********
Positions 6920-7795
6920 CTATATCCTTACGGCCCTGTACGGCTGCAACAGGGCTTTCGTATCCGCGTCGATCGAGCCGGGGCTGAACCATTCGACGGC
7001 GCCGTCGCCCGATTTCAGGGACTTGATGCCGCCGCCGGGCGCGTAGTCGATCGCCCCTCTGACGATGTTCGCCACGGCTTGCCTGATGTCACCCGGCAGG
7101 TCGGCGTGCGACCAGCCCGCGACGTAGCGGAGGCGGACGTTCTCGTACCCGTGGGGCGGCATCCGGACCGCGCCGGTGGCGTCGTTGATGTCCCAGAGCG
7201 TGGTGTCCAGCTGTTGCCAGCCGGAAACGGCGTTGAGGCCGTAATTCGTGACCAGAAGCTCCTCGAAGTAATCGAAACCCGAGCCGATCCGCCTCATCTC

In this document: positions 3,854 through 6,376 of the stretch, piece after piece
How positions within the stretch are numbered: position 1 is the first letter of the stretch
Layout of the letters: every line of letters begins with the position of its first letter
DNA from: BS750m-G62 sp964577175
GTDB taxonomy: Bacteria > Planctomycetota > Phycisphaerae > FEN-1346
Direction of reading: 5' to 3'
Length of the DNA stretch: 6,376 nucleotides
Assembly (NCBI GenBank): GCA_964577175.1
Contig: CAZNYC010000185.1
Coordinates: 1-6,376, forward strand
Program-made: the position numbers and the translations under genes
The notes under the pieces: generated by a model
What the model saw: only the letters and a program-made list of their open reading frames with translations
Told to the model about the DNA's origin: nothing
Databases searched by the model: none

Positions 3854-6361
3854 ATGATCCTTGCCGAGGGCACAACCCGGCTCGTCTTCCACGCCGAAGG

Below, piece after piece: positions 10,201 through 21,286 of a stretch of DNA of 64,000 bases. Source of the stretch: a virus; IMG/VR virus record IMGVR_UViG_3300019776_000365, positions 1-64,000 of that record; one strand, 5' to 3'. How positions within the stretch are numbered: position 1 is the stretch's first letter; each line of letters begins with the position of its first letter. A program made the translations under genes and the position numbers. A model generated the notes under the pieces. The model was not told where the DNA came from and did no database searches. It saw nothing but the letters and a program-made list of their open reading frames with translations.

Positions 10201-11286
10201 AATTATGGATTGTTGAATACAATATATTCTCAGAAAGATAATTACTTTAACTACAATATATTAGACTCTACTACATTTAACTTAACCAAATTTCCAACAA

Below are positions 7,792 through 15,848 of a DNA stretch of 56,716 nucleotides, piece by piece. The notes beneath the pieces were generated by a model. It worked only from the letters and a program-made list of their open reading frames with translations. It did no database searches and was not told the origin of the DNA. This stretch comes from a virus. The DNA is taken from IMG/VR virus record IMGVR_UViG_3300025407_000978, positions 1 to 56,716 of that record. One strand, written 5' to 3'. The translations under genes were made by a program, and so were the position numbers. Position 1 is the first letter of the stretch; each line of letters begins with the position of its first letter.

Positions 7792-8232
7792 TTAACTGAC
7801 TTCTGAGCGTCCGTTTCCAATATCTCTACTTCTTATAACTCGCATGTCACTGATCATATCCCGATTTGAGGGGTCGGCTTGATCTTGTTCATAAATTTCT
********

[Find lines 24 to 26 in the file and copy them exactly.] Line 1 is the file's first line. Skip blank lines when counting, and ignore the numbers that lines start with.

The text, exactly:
Positions 10201-11286
10201 AATTATGGATTGTTGAATACAATATATTCTCAGAAAGATAATTACTTTAACTACAATATATTAGACTCTACTACATTTAACTTAACCAAATTTCCAACAA

Below are positions 7,792 through 15,848 of a DNA stretch of 56,716 nucleotides, piece by piece. The notes beneath the pieces were generated by a model. It worked only from the letters and a program-made list of their open reading frames with translations. It did no database searches and was not told the origin of the DNA. This stretch comes from a virus. The DNA is taken from IMG/VR virus record IMGVR_UViG_3300025407_000978, positions 1 to 56,716 of that record. One strand, written 5' to 3'. The translations under genes were made by a program, and so were the position numbers. Position 1 is the first letter of the stretch; each line of letters begins with the position of its first letter.